A great virtue of the film is how it shows the impact 15 February 2003 had on movements that followed and even now is shaping politics
Amir Amirani's tremendous film about the great anti-war protests of February 15, 2003 is launching on Thursday 21 May.
It is a novel feeling to watch a film documenting the development of mass protest. February 15 2003 saw the biggest global demonstrations in world history.
Around 30 million people marched in over 800 towns and cities around the world against the impending Western attack on Iraq. The film brilliantly portrays the sheer exhilaration of the protests which captured the headlines around the world and turned hundreds of thousands of people into committed activists.
It conveys also how in the right circumstances a mass movement can spiral with astonishing speed. The February 15 date was pitched by the British movement the previous summer, taken up at the massive European Social Forum in Florence in October 2002 and spread across the globe in weeks. The demonstrations in Latin America, some of which were massive, were only called in the fortnight before the global day of action. The movement, coming after a relatively low point for the left, put radical politics back centre stage.
And the film also captures the way that, despite the fact that the demonstration didn't stop the Iraq war, it generated a cycle of resistance that shook the establishment.
This is important because some individuals are under the illusion that the movement ended on February 15. Nothing could be further from the truth.
A cycle of protest
In Britain the march was followed by the biggest wave of direct action and civil disobedience in our history, with a series of school student strikes leading up to a massive national walk out, and substantial numbers of striking on the day the war broke out.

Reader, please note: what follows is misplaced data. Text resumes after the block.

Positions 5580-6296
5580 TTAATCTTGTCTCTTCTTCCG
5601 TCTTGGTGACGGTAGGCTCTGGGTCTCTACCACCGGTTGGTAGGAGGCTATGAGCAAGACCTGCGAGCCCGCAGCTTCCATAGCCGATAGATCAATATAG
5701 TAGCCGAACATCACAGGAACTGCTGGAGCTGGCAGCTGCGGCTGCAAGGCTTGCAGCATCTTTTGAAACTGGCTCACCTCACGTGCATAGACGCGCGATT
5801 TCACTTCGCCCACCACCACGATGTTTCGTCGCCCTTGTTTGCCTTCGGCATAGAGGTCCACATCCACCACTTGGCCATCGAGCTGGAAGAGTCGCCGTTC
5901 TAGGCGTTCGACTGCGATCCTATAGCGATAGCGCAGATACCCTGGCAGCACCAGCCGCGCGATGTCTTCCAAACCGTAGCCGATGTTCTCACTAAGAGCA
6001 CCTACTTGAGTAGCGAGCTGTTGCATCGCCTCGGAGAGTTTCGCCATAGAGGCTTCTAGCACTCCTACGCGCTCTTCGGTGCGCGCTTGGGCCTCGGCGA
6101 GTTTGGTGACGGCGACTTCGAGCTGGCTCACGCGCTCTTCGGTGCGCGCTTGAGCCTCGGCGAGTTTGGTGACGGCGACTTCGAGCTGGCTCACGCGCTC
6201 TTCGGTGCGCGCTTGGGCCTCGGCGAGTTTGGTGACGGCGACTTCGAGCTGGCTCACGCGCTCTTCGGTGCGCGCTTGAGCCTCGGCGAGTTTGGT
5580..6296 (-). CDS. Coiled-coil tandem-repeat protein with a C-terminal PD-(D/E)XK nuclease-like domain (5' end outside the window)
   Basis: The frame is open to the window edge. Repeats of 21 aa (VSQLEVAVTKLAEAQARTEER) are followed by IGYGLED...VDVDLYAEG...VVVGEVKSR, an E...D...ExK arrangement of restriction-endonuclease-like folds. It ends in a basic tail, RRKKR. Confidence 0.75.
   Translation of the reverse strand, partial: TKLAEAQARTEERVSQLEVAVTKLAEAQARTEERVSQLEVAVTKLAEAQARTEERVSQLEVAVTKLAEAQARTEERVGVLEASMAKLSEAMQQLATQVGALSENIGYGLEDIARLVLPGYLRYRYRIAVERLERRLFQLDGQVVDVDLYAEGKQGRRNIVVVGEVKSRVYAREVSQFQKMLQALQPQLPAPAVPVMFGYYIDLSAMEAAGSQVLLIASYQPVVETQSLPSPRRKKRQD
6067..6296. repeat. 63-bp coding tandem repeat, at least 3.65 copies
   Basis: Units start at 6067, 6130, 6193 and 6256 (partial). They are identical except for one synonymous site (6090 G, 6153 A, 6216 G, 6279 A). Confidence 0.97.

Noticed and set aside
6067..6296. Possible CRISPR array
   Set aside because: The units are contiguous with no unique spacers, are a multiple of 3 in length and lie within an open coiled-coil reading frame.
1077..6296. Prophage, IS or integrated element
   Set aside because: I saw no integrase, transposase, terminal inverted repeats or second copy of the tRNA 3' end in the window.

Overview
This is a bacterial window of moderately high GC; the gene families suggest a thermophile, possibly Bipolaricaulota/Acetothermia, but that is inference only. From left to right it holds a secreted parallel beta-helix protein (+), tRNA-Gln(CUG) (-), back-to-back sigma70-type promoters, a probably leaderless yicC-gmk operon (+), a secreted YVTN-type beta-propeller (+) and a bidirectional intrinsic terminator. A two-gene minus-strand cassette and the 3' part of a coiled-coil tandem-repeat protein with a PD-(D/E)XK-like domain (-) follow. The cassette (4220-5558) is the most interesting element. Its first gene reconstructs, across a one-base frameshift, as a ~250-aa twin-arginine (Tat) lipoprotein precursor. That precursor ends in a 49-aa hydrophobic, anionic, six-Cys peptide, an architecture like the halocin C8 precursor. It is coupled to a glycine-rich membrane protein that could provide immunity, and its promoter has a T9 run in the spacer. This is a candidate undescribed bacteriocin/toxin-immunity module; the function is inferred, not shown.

Up and down the country motorways were blocked, tunnels occupied and city centres flooded with protestors. Central London was brought to a standstill by school students and community marches from North South East and West.
After the war started there was another cycle of massive protests including one of an estimated 500,000 that very weekend. Later in the year 300,000 people brought London to a standstill once again, on the biggest ever weekday demonstration in Britain, totally ruining George Bush's visit.
Blair on the brink
The movement came much closer to stopping Britain's participation than many of us realised at the time. Political comentator John Kampfner described how around the time of the demonstration "The British Government in the normal sense of the word, ground to a halt".
In fact just eight days before the invasion, British Defence Secretary Geoff Hoon phoned his US opposite number Donald Rumsfeld and told him Britain might not be able to participate in the invasion. He said "we in Britain have political difficulties, real political difficulties, more than you might imagine". Tony Blair himself admitted later that "I thought these really could be my last days in office".